After his groundbreaking investigations of complex forms and patterns in the paintings of his Cubist years—paintings such as the 1920 Composition—Léger moved towards a style of greater generalization and simplicity. In the 1920s and 1930s, he experimented with painting large-scale images of the human body, as well as almost abstract still lifes and architectural compositions. Profoundly interested in modern technology, Léger sought to bring art to the masses through whatever means he could, including the production of films. By the end of the 1930s, he had undertaken a number of important projects for public art, including a mural for an important exhibition of modern art and industry held in Paris in 1937.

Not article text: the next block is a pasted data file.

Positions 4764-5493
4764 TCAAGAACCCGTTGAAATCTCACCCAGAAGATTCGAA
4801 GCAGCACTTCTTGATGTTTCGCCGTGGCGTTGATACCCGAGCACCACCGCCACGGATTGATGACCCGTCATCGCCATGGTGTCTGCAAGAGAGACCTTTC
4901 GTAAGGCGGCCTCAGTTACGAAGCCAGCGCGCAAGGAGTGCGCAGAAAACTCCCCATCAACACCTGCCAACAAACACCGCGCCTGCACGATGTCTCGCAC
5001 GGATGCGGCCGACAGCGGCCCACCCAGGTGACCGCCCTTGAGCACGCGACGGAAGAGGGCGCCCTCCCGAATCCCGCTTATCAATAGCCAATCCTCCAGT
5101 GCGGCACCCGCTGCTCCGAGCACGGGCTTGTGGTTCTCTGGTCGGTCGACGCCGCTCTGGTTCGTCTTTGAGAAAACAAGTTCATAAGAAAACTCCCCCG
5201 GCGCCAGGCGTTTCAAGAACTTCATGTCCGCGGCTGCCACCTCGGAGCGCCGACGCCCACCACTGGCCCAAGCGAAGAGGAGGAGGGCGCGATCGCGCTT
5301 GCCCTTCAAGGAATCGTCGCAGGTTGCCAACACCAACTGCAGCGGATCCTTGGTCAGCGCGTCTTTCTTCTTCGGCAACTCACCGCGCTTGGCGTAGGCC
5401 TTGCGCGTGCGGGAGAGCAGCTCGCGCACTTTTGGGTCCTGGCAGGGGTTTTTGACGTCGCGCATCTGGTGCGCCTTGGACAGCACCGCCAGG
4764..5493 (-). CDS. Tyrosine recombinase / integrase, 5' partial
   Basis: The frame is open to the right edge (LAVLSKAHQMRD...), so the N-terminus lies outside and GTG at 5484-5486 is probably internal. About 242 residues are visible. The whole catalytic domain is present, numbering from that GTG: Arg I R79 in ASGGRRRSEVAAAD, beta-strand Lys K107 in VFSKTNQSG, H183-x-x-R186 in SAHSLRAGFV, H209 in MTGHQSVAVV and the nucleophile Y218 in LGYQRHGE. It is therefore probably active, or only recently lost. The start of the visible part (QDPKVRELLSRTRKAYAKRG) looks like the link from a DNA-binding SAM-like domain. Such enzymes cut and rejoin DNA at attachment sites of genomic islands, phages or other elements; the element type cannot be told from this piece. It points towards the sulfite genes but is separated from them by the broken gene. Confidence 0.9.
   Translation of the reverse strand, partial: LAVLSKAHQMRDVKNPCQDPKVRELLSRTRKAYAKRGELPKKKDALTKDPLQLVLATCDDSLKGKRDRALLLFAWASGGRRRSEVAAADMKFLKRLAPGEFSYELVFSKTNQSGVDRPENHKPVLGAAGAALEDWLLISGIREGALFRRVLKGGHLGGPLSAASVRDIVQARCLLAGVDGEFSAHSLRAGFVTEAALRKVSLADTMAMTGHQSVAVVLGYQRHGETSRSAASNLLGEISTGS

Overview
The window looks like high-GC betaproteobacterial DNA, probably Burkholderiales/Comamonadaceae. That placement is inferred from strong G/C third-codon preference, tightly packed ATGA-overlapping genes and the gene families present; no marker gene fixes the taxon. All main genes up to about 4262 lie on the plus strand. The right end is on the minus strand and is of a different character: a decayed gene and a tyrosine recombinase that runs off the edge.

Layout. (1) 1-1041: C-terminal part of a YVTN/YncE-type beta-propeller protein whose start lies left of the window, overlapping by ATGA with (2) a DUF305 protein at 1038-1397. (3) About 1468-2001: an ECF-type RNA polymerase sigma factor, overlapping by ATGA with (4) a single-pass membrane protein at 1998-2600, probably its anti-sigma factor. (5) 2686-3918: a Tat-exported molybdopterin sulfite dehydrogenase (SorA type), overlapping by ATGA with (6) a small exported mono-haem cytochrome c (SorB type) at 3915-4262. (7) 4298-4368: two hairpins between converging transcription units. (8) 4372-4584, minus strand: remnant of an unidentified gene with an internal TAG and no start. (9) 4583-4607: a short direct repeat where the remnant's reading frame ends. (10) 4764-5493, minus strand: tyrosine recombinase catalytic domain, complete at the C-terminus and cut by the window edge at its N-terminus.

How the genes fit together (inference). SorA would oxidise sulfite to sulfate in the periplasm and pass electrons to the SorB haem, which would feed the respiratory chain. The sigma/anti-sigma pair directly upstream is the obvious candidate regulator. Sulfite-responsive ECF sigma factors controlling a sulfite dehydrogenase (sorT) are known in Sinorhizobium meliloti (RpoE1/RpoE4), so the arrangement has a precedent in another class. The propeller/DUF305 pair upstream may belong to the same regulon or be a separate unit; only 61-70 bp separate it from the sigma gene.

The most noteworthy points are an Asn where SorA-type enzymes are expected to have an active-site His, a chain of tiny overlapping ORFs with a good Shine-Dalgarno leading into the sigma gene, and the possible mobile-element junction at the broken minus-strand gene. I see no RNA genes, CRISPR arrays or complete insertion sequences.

Léger spent the years of World War II in the United States, where his paintings took on a new character. Bold patches of color were suspended within a framework of black and white imagery, the colors deliberately flat and bright: yellow, red, blue, plus orange and green. Back in France after the war, the artist expanded his interest in public art, embracing new media—mosaics, textiles, and stained glass among them.
He visited the town of Biot, near Nice, where a former student was in charge of ceramic works. Léger began to work in ceramic sculpture, first creating murals in low relief but soon embracing the idea of a fully round sculptural form. Walking Flower was one of the products of this burst of creativity, boldly colored on one face, black and white on the other, a form from nature imbued with a human spirit, a spirit of humor, of play, and of joyfulness.
Acquired by Kimbell Art Foundation, Fort Worth, gift of The Burnett Foundation, 2011.